“It was time [to call for a postponement], at this point, for a couple reasons,” Greg Meehan, Ledecky’s coach, told Yahoo Sports’ Jeff Eisenberg. “The level playing field is a big issue right now as you look at the training situations here. And then quite frankly, I think there’s a pretty strong component of anxiety and stress among these athletes as they are thinking about the things they are not doing currently that they know they need to be doing if the Games are still on.”

Only athletes with the proper connections and resources — and geographic luck — are in position to workout at an elite level.

The challenges this has created, the stress of holding it together, the uncertainty of what is to come, has made this unlike any typical Olympics. 

“As this global pandemic has grown, we have watched our athletes’ worlds be turned upside down and watched them struggle to find ways to continue to prepare and train -- many for the biggest competitive opportunity of their lives,” USA Swimming CEO Tim Hinchey stated. 

“Our world class swimmers are always willing to race anyone, anytime and anywhere; however, pressing forward amidst the global health crisis this summer is not the answer. The right and responsible thing to do is prioritize everyone’s health and safety and appropriately recognize the toll this global pandemic is taking on athletic preparations.”

To continue without even considering postponement — which is the IOC’s current stance — is an insult to the reality of the situation. And that’s inside the wealthy United States. What’s it like elsewhere?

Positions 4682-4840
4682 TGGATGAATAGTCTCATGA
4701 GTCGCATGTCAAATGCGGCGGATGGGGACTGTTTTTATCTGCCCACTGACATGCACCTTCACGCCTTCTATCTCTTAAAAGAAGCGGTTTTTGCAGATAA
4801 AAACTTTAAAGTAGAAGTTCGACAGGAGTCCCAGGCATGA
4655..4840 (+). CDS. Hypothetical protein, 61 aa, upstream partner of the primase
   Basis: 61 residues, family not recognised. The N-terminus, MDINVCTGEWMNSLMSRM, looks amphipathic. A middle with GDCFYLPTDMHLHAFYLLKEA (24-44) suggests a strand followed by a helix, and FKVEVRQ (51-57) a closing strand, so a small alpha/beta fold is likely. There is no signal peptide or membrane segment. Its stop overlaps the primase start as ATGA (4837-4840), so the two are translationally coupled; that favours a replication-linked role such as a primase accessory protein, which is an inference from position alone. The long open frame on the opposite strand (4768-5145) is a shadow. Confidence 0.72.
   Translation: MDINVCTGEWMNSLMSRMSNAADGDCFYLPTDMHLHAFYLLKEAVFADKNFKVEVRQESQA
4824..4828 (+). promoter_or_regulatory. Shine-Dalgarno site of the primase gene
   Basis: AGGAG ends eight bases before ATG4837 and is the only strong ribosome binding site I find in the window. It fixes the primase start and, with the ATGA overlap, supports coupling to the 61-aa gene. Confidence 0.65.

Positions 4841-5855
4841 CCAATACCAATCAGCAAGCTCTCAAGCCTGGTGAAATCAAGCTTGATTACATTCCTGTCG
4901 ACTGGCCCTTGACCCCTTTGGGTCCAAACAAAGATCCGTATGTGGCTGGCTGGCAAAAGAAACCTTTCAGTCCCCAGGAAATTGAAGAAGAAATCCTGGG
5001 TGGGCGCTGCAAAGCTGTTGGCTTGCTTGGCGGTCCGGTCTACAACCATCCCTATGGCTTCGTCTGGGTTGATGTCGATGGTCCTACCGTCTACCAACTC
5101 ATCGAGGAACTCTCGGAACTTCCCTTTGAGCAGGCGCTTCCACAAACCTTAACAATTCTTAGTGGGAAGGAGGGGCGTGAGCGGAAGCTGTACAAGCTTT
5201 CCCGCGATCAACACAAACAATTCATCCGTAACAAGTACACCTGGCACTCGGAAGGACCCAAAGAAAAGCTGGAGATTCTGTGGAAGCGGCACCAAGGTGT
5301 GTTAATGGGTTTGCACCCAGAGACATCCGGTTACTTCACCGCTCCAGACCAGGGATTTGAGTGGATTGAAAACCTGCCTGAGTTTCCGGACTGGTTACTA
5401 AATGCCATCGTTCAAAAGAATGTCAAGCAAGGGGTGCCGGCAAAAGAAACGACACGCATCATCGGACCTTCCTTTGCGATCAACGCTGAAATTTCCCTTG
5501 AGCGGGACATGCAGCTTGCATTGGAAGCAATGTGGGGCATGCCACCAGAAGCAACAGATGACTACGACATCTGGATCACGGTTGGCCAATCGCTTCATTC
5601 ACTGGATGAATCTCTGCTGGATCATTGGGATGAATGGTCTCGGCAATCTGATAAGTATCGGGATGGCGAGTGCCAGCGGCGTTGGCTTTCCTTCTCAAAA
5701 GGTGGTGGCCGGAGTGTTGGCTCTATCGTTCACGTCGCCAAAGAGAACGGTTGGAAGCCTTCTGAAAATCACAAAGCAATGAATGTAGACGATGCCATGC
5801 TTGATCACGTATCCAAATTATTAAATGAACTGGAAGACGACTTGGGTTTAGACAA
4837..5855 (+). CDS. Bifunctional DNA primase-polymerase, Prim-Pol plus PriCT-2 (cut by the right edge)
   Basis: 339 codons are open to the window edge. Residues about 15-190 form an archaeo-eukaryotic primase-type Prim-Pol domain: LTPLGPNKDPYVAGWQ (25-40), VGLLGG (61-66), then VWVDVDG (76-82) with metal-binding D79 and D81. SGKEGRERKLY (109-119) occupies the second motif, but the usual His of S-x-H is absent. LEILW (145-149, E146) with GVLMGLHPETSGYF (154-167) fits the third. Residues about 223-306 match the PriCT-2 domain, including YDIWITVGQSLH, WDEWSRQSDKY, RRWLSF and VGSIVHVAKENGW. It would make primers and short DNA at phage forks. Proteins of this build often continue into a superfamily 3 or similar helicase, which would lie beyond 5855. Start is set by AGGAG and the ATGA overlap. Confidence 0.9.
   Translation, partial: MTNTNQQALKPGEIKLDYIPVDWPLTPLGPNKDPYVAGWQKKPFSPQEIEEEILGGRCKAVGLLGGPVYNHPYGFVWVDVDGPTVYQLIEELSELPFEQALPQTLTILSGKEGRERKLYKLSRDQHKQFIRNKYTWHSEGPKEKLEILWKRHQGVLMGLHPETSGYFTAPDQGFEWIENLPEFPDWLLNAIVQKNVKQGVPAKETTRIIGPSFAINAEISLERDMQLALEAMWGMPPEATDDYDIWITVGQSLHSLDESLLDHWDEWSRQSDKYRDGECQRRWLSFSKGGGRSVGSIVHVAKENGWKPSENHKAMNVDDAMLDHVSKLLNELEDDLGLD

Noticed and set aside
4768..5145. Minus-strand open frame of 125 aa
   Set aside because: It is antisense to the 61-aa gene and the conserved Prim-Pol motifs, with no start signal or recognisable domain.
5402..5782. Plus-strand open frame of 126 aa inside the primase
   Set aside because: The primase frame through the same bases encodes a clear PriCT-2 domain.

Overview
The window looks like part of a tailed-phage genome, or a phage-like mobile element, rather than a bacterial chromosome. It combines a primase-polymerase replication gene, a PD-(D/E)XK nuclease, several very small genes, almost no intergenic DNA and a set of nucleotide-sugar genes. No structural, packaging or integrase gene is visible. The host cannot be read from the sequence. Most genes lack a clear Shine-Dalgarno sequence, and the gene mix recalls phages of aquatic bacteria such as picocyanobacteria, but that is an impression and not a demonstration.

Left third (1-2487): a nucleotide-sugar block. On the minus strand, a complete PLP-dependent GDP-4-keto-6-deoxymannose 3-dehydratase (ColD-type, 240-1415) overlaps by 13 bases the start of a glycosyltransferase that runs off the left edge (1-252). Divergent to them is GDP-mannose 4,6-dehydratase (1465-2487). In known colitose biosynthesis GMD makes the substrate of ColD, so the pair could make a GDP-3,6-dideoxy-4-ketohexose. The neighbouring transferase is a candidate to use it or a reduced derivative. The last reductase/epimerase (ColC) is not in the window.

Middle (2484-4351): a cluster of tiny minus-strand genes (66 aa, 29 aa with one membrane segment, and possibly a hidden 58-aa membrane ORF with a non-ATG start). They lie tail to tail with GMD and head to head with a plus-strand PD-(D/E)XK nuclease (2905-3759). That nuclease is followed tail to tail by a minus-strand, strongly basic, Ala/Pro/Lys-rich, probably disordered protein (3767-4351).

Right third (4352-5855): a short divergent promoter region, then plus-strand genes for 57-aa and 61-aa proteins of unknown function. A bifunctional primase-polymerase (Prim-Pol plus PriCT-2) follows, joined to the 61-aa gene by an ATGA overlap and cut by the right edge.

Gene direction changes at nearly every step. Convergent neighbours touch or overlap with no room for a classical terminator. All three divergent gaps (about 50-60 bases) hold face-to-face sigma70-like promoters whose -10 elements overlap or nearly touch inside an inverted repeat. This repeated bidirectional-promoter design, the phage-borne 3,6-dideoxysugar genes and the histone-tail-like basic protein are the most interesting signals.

“It has transcended borders and wreaked havoc on entire populations, including those of our respected competitors,” Hinchey continued. “Everyone has experienced unimaginable disruptions, mere months before the Olympic Games, which calls into question the authenticity of a level playing field for all.”

Postponement is a logistical challenge and likely would require a scaling back of operations. It could also see a decrease in revenue, especially if sponsorship deals need to be renegotiated, especially during a potential global recession (or worse). No one is saying it is easy. Yet it can’t be the only factor that is debated. 

Historically, that’s the IOC’s main concern, however. And it is acting that way now, pushing forward like everything is normal. It’s certainly possible that the Games could be staged without dramatic risk to the public or the athletes. It’s also possible that it can’t. No one knows right now. 

That absolutely can be assessed later, but USA Swimming is saying that’s already too late. There is no later. There is only now. For the athletes, today is just as much a part of the Games as this summer.

“Our athletes are under tremendous pressure, stress and anxiety, and their mental health and wellness should be among the highest priorities,” Hinchey said. 

It will be an uphill fight for the IOC to even consider this argument, let alone make a similar prioritization. Money talks and there are billions to be made. But at least one group has stood up and made its voice heard. 

If enough follow, maybe the IOC listens.